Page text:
The clock is ticking on when Dayton City Commissioner Joey Williams can resign, without causing a special election.
Word is that the responsibilities of his new job as president of Key Bank, raising kids, and having his wife working far away are demanding.
If Williams was to resign- there has to be a special election, unless a regularly scheduled election is eminent.
Vacancies in the office of Commissioner shall be filled by special election to be held on a date determined by the Commission by ordinance, which date shall be not earlier than 60 days nor later than 90 days after such vacancy occurs, except that any vacancy resulting from a recall election shall be filed in the manner provided therefor.
The requirement of gathering 500 signatures is the issue- time has to be provided to gather them.
There is nothing specific in the charter about a minimum amount of time a petition can be out to qualify to get on the ballot. There is this however, suggesting the time line should be 90 days:
Sec. 24. – Time of Filing.
Which would preclude it happening for the primary.
However the question about timing for the general in the fall is key. When Mark Henry resigned, he did it immediately following the primary, allowing candidates to gather signatures and run for the special in November. Specials bring many candidates- since there is no run off election to thin the herd.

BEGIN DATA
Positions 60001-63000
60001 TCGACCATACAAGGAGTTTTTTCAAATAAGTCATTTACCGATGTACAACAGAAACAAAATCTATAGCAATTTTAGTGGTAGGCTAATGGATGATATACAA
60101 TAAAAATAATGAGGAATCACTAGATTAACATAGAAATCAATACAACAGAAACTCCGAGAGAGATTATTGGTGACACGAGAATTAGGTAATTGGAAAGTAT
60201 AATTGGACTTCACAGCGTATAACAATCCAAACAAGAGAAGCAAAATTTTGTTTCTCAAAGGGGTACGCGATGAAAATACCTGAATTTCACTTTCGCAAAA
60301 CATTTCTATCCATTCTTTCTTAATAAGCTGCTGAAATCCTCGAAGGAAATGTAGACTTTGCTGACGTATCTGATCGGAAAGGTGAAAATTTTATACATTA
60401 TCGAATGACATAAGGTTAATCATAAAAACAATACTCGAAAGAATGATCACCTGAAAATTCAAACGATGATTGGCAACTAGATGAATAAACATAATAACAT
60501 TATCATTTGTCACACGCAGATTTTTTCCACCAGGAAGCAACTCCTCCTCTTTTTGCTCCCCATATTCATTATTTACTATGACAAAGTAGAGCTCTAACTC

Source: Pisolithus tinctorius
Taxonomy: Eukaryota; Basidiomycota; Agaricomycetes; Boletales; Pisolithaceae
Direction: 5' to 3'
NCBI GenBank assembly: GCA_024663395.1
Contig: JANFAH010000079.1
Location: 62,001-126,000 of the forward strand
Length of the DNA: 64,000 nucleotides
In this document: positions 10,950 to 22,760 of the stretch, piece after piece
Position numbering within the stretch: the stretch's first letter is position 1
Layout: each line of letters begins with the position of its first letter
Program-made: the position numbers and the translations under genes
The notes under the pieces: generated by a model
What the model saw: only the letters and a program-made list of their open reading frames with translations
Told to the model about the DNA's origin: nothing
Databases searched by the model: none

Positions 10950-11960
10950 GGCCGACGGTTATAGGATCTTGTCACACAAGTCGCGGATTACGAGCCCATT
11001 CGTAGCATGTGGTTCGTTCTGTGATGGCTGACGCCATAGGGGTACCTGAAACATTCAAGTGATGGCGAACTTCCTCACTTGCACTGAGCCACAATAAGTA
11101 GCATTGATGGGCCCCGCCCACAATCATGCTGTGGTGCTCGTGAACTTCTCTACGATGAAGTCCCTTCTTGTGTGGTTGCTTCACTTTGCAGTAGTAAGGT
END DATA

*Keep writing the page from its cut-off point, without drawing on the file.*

The fact that Mark Owens and the Montgomery County dems backed off from endorsing Carolyn Rice who is running from a protected seat to fill Dan Foley’s County Commission seat- and Mark Owens (Clerk of Dayton Muni Court and head of the party) said they had two good candidates including Rev. Daryl Ward- lends credence to them planning if Daryl loses to Carolyn in the primary- they can then usher him directly into Commissioner Williams seat, once again bypassing Rev. Darryl Fairchild who dropped out of the race when they endorsed Jeff Mims, and promised him a future endorsement- which they reneged on and gave to Chris Shaw.
This isn’t real news btw, since Williams has not resigned. However, it is insurance that Commissioner Williams won’t step down and cost the tax payers a standalone special election by his poor choice of timing. Standalone special elections are traditionally very expensive and have low turnout. Williams is too responsible of a public servant to do this to the people of Dayton.